The Migration Policy Institute (MPI) released a new report in July, A Rockier Road to U.S. Citizenship? Findings of a Survey on Changing Naturalization Procedures, that sheds light on a disturbing trend observed by many naturalization service providers since the beginning of the Trump administration—it’s becoming more difficult, more time intensive, and more burdensome to apply for U.S. citizenship. The stack of paperwork required by the United States Citizenship and Immigration Services (USCIS) is bigger, the wait times are longer, backlogs loom larger, and interviews have more than doubled in length.
The initial investigation was launched by the Immigrant Legal Resource Center (ILRC). In over 30 years of practice as an attorney, Eric Cohen, ILRC Executive Director, had never seen such hurdles. “We witnessed the ballooning backlog, the super vetting processes and significantly longer interviews,” said Cohen, “We wanted to find out from our partners across the country what they were seeing on the ground. Was this a pattern and a practice? Or was it just a few random observations?”
The ILRC leads the New Americans Campaign (NAC), a collaborative of 200 naturalization service providers that have collectively helped almost half a million individuals complete the application process and become U.S. citizens. To understand how USCIS naturalization procedures are changing, last year the NAC’s Sarah Letson, Senior Manager of Innovation & Learning, surveyed 110 naturalization service providers about experiences over the prior two years in 34 metro areas. This cross section of NAC partners works with 52 of the country’s 87 USCIS field offices.
The ILRC asked Randy Capps and Carlos Echeverría-Estrada of the Migration Policy Institute (MPI) to analyze the data and write the report. Capps and Echeverría-Estrada found that the transformation of the USCIS from a benefits agency concerned with customer service to an enforcement agency focused on intensive vetting and fraud detection was taking a serious toll. At a number of steps in the naturalization process USCIS adjudicators have become increasingly strict, applying more scrutiny during interviews, tests, evidence requests, and assessments. Specific findings from the survey include:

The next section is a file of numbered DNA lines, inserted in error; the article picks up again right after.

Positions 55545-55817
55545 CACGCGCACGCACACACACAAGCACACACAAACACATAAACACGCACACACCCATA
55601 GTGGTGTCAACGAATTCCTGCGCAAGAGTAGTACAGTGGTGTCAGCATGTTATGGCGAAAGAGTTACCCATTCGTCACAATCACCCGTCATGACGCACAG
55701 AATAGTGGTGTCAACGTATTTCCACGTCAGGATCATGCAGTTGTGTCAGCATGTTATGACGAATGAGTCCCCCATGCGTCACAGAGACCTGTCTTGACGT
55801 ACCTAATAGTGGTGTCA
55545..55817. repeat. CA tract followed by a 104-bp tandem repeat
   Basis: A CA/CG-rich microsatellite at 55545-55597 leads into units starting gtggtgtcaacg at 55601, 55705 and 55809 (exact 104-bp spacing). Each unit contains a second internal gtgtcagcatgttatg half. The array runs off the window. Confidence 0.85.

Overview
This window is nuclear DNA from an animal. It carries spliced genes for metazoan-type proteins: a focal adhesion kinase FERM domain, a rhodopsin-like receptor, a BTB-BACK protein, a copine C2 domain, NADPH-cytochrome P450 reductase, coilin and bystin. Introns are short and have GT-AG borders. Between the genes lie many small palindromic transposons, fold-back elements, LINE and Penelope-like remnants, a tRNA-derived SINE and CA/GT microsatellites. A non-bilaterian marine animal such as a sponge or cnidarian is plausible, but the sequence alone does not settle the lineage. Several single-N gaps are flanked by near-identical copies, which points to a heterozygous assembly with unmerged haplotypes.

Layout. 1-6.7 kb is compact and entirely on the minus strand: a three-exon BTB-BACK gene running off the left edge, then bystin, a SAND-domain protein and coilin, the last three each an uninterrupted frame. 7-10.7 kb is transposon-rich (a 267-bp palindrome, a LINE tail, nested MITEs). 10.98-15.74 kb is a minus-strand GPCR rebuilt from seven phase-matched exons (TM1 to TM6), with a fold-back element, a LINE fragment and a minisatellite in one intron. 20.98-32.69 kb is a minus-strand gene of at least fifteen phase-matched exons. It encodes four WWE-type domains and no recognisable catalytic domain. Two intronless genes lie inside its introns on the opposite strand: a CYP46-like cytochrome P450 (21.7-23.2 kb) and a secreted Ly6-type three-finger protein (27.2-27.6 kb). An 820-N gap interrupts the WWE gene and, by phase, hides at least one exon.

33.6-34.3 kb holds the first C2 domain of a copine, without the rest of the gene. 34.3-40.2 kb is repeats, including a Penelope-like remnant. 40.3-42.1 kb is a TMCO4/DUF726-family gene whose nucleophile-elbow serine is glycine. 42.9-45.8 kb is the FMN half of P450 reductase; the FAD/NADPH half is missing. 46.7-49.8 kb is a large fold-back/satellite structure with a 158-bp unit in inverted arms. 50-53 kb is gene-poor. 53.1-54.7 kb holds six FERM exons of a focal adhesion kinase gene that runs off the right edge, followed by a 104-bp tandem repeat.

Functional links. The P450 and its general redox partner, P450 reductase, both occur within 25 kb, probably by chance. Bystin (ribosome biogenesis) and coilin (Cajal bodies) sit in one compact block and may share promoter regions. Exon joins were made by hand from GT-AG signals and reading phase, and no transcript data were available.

- Interviews had doubled in length, from 20–30 minutes to 45–60 minutes, according to one-quarter of respondents.
- More than one-third reported USCIS more often issued requests for evidence to support applications, especially for documents related to tax compliance and income, continuous residency and physical presence, marriage and child support, and criminal history.
- USCIS officers asked detailed questions not directly related to citizenship eligibility, and administered the English and civics tests differently, often more strictly, according to 10 percent of respondents.
The intensified focus on fraud detection comes despite a noticeable lack of actual fraud. The authors conclude that the increasingly strict adjudication is not only delaying applications, it may also be deterring would-be applicants. This in turn depresses revenue from applications. It also leads to greater inefficiencies at a time when the impact of the coronavirus pandemic demands expeditious processing to reduce the expanding backlog.
Watch a webinar about the report findings featuring MPI author Randy Capps, ILRC Executive Director Eric Cohen, former USCIS Director Leon Rodriguez, and former Immigration and Naturalization Service (INS) Commissioner Doris Meissner. The discussion also examines the combined effects of the COVID-19 shutdown of USCIS field offices and the possible furlough of two-thirds of the USCIS staff on the naturalization process.